Whilst all the previous bias flux actuators have been depicted using only a single coil layer it is possible to use two layers of coils as shown in FIG. 27. The flux from the magnet is the same whether there is one coil or two. However, the force generated by the armature can be increased by adding a second bias field from the second coil positioned on the opposite side of the magnet to the first coil.

Further preferred actuator embodiments are shown in FIGS. 28 to 31.

FIG. 28 illustrates a further alternative actuator arrangement. An armature is provided comprising a central magnetic portion 1504 and two non magnetic rigid portions 1506. The armature is constrained to move in the (generally vertical as viewed in FIG. 28) actuation direction at one end by a first planar layer 1508, and at the other end by a second layer 1510. The actuator arrangement includes a supporting substrate 1512. A permanent magnet 1514 is located beneath the substrate with polarity as indicated in the Figure. A magnetic yoke is provided to channel flux from magnet 1514, through magnetic portion 1504 of the armature, and back to the opposite pole of magnet 1514. In the region of the armature, the yoke providing flux to the armature comprises two magnetic portions 1516 and 1518, separated magnetically in the actuation direction. A similar yoke arrangement is provided to return flux passing from the armature back to permanent magnet 1514. In this way it can be seen that a permanent magnetic flux is established which, in the region of the armature, is divided into two substantially parallel flux paths, spaced apart in the actuation direction. These flux paths include air gaps 1520 and 1522 adjacent to the armature. A channel component 1524 is also shown.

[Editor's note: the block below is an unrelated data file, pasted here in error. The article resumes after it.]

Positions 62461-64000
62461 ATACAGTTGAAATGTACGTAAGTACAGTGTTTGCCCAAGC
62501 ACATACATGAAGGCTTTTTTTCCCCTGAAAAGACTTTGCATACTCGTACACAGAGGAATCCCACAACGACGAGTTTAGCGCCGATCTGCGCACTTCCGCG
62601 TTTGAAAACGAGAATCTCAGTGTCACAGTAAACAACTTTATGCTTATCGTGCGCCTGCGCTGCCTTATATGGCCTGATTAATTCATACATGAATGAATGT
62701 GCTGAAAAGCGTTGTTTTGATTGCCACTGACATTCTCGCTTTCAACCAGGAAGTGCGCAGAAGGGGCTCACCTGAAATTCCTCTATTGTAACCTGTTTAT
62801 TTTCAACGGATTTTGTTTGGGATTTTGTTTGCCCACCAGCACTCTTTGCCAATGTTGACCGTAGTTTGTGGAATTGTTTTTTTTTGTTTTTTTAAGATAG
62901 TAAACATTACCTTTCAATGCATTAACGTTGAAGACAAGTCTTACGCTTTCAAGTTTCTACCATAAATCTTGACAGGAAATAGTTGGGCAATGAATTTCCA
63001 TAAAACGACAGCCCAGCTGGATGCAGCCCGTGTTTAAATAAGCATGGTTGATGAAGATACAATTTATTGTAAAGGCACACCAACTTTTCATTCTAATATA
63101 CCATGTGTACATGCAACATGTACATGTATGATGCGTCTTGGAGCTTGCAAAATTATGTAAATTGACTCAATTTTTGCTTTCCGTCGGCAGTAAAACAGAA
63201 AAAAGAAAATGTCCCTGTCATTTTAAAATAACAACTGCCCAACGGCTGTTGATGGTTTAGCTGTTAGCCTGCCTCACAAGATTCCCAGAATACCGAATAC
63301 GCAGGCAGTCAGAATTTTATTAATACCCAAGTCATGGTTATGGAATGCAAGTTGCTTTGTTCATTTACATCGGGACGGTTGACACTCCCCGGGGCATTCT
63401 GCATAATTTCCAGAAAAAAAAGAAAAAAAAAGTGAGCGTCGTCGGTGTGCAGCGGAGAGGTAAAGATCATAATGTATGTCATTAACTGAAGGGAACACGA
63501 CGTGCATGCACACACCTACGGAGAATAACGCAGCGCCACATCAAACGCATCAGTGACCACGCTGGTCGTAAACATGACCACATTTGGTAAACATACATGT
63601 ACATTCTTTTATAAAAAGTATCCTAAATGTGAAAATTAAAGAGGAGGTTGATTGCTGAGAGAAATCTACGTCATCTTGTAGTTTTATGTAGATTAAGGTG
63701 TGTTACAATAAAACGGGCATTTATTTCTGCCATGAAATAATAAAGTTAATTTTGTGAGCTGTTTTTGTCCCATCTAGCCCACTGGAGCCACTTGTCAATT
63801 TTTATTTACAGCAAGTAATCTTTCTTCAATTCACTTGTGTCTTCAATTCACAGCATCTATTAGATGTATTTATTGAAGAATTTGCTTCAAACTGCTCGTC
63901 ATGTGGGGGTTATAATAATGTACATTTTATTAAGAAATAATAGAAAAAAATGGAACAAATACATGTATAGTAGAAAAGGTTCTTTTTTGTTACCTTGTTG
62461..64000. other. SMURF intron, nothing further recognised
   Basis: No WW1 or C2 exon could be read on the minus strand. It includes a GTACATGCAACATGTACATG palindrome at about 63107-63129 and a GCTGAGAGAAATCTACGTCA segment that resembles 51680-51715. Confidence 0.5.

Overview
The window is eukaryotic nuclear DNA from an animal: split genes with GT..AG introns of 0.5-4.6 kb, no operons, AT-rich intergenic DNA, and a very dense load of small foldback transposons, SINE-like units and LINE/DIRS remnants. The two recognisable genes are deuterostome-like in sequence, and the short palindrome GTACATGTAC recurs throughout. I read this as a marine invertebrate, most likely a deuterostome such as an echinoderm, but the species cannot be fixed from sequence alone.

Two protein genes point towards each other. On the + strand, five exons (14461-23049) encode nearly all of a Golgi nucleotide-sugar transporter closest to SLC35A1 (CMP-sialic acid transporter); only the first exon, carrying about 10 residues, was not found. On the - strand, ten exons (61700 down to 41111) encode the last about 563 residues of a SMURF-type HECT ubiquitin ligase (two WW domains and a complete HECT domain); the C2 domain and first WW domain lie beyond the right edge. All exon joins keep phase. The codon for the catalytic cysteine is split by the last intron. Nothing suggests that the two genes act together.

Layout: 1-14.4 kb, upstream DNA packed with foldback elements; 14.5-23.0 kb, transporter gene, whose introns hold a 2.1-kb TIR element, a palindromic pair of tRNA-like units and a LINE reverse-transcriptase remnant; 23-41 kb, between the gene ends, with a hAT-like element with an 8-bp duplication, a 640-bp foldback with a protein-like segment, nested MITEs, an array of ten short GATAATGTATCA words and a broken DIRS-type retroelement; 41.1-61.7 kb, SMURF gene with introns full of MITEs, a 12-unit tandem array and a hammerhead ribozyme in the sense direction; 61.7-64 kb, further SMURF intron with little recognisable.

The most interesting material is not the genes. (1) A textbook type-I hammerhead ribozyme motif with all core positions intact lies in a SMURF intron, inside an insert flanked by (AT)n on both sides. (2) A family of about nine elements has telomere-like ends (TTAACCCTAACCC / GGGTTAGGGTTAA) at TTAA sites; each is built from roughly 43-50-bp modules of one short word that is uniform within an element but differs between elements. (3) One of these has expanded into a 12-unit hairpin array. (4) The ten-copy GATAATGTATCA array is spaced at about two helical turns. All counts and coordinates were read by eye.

FIG. 29 depicts substantially the same actuator arrangement as in FIG. 28 but now illustrates lines of flux. It can be seen that in this arrangement the flux from the permanent magnet (shown solid line) passes through the armature substantially in a single direction, perpendicular to the direction of actuation (indicated by arrow 1552). FIG. 29 also shows excitation coils 1550, and the flux produced from said coils (shown broken line). It can be seen that this secondary flux reinforces the primary flux at flux carrying air gaps 1554 and 1556, and that it acts to reduce primary flux density at air gaps 1558 and 1560. Although the flux passing through the armature remains substantially constant, an unbalanced acts on the armature in the direction of actuation. In FIG. 29 the secondary flux has been shown forming a continuous path around both sets of coil windings 1550. Secondary flux may however also be considered to form a closed circuit around a single set of windings as shown in FIG. 31. This does not alter the principle of flux modulation providing a force in the actuation direction.